I put the wrong number as my ID number. They did away with using Social Security numbers for security reasons. So now I never know which one to use– mine or Bill’s… or my Social Security number, which I know by heart.

An elderly Black man with two canes was in front of me. I was touched by how attentive the staff was to him. The female half of the couple next to me knew the guy. I got the sense that he was someone well known on the Wiesbaden installations.

The shot stung this time. I was right to wear my sweater with looser arms, as the nurse wanted access to the “meatier” part of my arm. Um… it’s all meaty! The platinum blonde woman who administered the shot said, “You’re a bleeder!” as she slapped a Band-Aid on my shoulder.

In more ways than one… I thought to myself as another wave of menstrual cramps hit me.

After I got my paperwork and rested for ten minutes… which was probably shorter than that, Bill spirited me back to the car. He handed me Reese’s Peanut Butter Cups and said, “For your trouble. Why don’t we just go home, instead of messing with getting COV-Pass certificates from the Apotheke?”

“Nah, let’s just get it over with, since I now have to go in there with you.” I said. Apparently, the rules changed since last summer, and I had to bring my passport and sign paperwork. That wasn’t true last summer.

We went to the Globus, where a friendly pharmacist quickly and efficiently got us new QR codes for our COVID apps. A lot of places no longer accept paper certificates as proof of vaccination, since they can be faked somewhat easily. It’s getting to the point at which you have to have a phone, just so you can eat at a restaurant. That was my first visit to Globus since March 2020.

When we got home, Arran and Noyzi were delighted. And they showed Bill in a delightful way.

I’m just glad to be boosted. We’ll see how long it lasts. Maybe next time, I won’t be so cranky, chilly, or crampy. All in all, it wasn’t so bad today. At least the process was basically efficient, and the staff was friendly. Friendlier than I was, earlier today, anyway. My arm is starting to hurt more now, so I think I’m going to go sit on my can. We’ll see how I feel tomorrow, but since Aunt Flow is here, I have a feeling that either way, I’ll still be feelin’ kinda bitchy.

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Community bonding…

Our new town, Breckenheim, has a charming habit of having a wine stand every other week.  We missed the first one two weeks ago, but caught today’s, which started at 6:00pm.  For some reason, the weather is really chilly today… like, it’s colder than a witch’s tit.  I actually wore the new wool sweater I bought from Aran Sweater Market last month, when I was enduring a fit of loneliness and self-pity.  I thought I wouldn’t get a chance to wear it before the winter of 2019…  I was wrong.  It’s freakin’ cold outside tonight.  We only lasted for an hour and a half and had just two glasses of wine.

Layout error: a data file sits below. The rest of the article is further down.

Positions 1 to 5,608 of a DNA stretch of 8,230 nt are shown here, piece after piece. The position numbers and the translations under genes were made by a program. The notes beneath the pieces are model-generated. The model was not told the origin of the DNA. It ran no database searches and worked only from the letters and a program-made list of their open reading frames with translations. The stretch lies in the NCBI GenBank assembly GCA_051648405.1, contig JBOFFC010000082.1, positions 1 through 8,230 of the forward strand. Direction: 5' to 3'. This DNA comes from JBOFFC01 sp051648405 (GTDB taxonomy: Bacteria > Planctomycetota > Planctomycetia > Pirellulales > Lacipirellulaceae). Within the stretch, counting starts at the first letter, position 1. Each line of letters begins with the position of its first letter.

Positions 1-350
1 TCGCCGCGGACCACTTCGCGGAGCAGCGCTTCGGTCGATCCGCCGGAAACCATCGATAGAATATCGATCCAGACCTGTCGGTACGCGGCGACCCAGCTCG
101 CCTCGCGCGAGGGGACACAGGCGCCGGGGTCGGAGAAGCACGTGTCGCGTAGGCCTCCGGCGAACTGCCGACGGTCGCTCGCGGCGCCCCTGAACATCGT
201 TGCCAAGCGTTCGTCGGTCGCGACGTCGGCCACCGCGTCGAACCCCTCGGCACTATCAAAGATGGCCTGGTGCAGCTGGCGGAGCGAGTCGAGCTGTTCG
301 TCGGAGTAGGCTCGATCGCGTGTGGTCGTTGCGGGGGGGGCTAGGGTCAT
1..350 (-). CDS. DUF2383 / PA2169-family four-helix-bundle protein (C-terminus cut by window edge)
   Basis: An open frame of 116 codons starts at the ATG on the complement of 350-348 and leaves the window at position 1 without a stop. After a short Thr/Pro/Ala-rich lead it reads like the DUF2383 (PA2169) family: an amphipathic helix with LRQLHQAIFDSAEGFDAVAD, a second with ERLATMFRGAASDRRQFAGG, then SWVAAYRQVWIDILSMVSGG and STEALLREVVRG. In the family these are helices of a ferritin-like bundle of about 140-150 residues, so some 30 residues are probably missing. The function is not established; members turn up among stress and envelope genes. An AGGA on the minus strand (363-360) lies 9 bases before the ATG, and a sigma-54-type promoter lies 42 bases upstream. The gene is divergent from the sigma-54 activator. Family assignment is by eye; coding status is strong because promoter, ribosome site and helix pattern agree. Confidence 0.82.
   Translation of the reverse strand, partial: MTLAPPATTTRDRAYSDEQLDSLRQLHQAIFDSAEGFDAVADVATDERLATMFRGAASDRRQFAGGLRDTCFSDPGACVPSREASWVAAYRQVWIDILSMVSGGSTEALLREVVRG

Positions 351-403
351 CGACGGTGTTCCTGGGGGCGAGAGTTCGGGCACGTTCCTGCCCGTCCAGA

Here are some photos from our local gathering.  I get the sense that we’ll know more of these people by summer’s end.

Our local church.  Eventually, I will go inside and take photos like a tourist.  I love that it’s so charming.

 

I took this before we left.  I thought the sweater would be enough, but I had to wear my other wool cardigan because it was so cold.  It’s like one of God’s little jokes.  I need a little sunshine in my life.

We scored a table.  I noticed others coveting our table.  It took over an hour before anyone asked us if they could sit down.  Just before they asked, I told Bill that in BW, someone would have asked awhile ago.

Good turnout… and this was actually before the rush hit.

My husband… in another life, he was a Scottish (or Irish) fisherman.

A shot of our “village”.  It’s a culture shock, because our other German neighborhoods were more rural.  We live a block up from here.

A pano shot, for the extra curious.

Right when things got started.  Our tiny town square.

We never did find it, but I bet by September, we’ll know where to go.

Don’t you think it’s time he changed his profile pic?  I do.

The most elaborate Easter tree I’ve seen.

Bill’s reaction to my filthy sense of humor.  I think we were on our second glass of wine.

A map of our town.  We are not near Stuttgart anymore.

Crown him with many crowns.

I noticed a few people noticing us.  The guy selling wine was brave enough to ask Bill where we’re from.  He mentioned the other American who lives in Breckenheim, on the other side of the village.  I think there might be fewer Americans in this town than in Jettingen, where we lived most recently when we were near Stuttgart.  But this town also has an Air BnB that is apparently popular with Americans.  Both times, when we lived near Stuttgart, we were in somewhat rural areas.  Where we are now is probably somewhat rural for Wiesbaden, but not for Stuttgart.  I am from Virginia, and I often liken it as a move to Northern Virginia as opposed to a move to Richmond.

Still… in some ways, I am liking Wiesbaden a lot.  In others, it’s a little hard to get used to.  One thing I can be grateful for, though, is that this area has some great veterinary talent.  Our former vets in Herrenberg alerted me to the fantastic Tierfklinik Hofheim, which is supposedly among the best in Germany.  We live only about twenty minutes from there now, which was not the case when the Herrenberg vet mentioned this facility to me.  And my German friend, Susanne, who lives near Stuttgart, alerted me to the fact that the vet we’re probably going to use permanently (and have already used once) does IVF for dogs.  He once even went to Dubai to inseminate a dog there with sperm from Australia.

It’s definitely a different world up here.  I look forward to getting to know it better.  Today, Frankfurt’s spring fair begins.  We’ll have to check it out and try some Frankfurt green sauce.